The defendants removed the case to this Court on March 30,
2016, (ECF No. 1). Standard filed its motion for summary
judgment on December 29, 2016, (ECF No. 52), the Plaintiffs
responded on January 19, 2017, (ECF No. 54), and Standard
filed its reply on January 26, 2017, (ECF No. 55). The Court
held oral argument on the motion on February 13, 2017, (ECF
No. 57), and has thoroughly reviewed the administrative
judgment is appropriate “if the movant shows that there
is no genuine dispute as to any material fact and the movant
is entitled to judgment as a matter of law.”
Fed.R.Civ.P. 56(a); see also Celotex Corp. v.
Catrett, 477 U.S. 317, 323 (1986). A dispute is genuine
if the evidence is such that a reasonable factfinder could
return a verdict for the nonmoving party. See Anderson v.
Liberty Lobby, Inc., 477 U.S. 242, 254 (1986). Summary
judgment is granted where there is insufficient record
evidence for a reasonable factfinder to find for the
plaintiff. Id. at 252. “The mere existence of
a scintilla of evidence in support of the plaintiff's
position will be insufficient; there must be evidence on
which the jury could reasonably find for the
case concerning an ERISA plan administrator's benefits
determination, the Court's review must be based on the
administrative record. See Howley v. Melon Fin.
Corp., 625 F.3d 788, 793 (3d Cir. 2010) (holding that
courts must decide ERISA summary judgment motion based on
“the materials that were before the administrator when
it made the challenged decision”). Though it was not
the case here, to the extent that a claim for breach of a
fiduciary duty necessarily implicates evidence extrinsic to
the administrative record, the Court may consider relevant
admissible evidence outside the administrative record.
Creelman v. Carpenters Pension & Annuity Fund of
Phila. & Vicinity, 945 F.Supp.2d 592, 594 (E.D. Pa.
review a denial of benefits in ERISA cases “under a
de novo standard unless the benefit plan gives the
administrator or fiduciary discretionary authority to
determine eligibility for benefits or to construe the terms
of the plan, ” in which case courts review a denial of
benefits for abuse of discretion. Firestone Tire &
Rubber Co. v. Bruch, 489 U.S. 101, 115 (1989);
Doroshow v. Hartford Life and Acc. Ins. Co., 574
F.3d 230, 234 (3d Cir. 2009). The administrator here had
discretionary authority to determine eligibility for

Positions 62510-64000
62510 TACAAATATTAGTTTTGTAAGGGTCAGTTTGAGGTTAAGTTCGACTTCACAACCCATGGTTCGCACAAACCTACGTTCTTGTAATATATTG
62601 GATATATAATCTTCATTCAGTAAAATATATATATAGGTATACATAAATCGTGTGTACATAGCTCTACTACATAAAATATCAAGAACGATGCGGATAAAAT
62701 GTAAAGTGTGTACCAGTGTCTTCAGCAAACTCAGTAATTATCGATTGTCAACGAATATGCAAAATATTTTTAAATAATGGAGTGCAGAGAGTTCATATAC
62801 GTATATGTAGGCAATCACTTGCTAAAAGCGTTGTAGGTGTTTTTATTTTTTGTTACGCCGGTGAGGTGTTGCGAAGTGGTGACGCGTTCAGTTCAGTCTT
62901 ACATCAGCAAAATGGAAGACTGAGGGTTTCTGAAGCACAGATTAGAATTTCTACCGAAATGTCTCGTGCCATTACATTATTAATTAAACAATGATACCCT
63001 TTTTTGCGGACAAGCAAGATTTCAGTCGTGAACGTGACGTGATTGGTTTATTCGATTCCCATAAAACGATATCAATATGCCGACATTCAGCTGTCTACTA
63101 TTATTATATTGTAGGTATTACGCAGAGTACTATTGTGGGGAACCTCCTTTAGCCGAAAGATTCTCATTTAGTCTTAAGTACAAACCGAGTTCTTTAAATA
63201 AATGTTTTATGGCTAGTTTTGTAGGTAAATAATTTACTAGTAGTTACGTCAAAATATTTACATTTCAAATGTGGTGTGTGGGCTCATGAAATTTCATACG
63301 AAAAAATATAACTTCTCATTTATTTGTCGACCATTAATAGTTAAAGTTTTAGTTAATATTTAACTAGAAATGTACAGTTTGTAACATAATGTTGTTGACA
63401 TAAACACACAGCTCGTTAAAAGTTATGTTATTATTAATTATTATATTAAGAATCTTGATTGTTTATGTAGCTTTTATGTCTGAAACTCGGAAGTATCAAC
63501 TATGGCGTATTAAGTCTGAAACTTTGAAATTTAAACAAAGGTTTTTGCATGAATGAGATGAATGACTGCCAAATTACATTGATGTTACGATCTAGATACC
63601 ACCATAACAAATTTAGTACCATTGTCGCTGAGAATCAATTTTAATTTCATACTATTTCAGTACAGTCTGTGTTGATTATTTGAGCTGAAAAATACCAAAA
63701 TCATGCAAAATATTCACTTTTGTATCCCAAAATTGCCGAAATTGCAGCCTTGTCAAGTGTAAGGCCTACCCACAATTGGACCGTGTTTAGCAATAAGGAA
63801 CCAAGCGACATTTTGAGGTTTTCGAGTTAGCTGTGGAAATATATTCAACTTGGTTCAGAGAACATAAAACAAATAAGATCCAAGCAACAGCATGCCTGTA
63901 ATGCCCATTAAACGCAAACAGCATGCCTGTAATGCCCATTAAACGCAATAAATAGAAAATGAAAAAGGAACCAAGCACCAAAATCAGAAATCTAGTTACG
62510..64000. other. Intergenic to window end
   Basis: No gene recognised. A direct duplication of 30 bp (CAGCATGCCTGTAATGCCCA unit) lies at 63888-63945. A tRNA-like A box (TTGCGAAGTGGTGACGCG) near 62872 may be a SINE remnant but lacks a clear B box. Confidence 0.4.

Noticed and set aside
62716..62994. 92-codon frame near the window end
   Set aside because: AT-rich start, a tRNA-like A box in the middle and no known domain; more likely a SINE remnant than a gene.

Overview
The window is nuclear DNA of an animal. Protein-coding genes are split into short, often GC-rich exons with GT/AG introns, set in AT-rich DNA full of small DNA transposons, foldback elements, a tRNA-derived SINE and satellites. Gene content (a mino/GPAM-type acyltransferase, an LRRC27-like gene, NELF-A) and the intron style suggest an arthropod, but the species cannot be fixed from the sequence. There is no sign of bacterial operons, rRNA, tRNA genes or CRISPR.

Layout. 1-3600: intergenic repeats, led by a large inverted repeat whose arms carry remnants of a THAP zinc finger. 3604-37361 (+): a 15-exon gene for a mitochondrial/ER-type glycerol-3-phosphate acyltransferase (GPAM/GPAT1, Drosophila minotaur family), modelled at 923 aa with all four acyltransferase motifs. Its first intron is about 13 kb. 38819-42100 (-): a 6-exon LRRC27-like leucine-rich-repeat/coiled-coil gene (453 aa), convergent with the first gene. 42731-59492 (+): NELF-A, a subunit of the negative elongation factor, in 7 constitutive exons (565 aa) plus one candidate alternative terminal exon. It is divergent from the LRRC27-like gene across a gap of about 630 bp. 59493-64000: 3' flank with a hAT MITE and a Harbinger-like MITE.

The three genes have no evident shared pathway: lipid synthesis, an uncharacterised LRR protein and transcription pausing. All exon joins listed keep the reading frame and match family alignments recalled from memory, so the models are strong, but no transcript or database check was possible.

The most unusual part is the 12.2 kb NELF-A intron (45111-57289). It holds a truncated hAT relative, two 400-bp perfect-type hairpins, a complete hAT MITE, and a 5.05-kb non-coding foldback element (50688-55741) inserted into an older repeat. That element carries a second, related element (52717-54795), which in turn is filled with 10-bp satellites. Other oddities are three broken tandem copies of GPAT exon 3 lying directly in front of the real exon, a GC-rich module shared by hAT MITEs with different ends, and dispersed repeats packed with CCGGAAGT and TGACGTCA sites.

benefits. See (Admin. R., at 000224). This abuse of
discretion standard in the ERISA context is
“essentially identical” to an arbitrary and
capricious standard. Miller v. Am. Airlines, Inc.,
632 F.3d 837, 845 n.2 (3d Cir. 2011). Thus, a court may
overturn a plan administrator's denial of benefits only
if it is without reason, unsupported by substantial evidence
or erroneous as a matter of law. Doroshow, 574 F.3d
at 234. A decision is supported by substantial evidence if
“there is sufficient evidence for a reasonable person
to agree with the decision.” Courson v. Bert Bell
NFL Player Ret. Plan, 214 F.3d 136, 142 (3d Cir. 2000).
civil enforcement provisions are found at 29 U.S.C. §
1132(a). Two subsections of § 1132(a) are relevant here:
First, § 1132(a)(1)(B) permits a participant or
beneficiary to bring a civil suit “to recover benefits
due to him under the terms of his plan, to enforce his rights
under the terms of the plan, or to clarify his rights to
future benefits under the terms of the plan.”
Id. § 1132(a)(1)(B). Second, § 1132(a)(2)
permits civil suits “by the Secretary, or by a
participant, beneficiary or fiduciary for appropriate
relief under [§ 1109].”
Id. § 1132(a)(2) (emphasis added).
1109 establishes a fiduciary's personal liability:
Any person who is a fiduciary with respect to a plan who
breaches any of the responsibilities, obligations, or duties
imposed upon fiduciaries by this subchapter shall be
personally liable to make good to such plan any losses to the
plan resulting from each such breach, and to restore to such
plan any profits of such fiduciary which have been made
through use of assets of the plan by the fiduciary, and shall
be subject to such other ...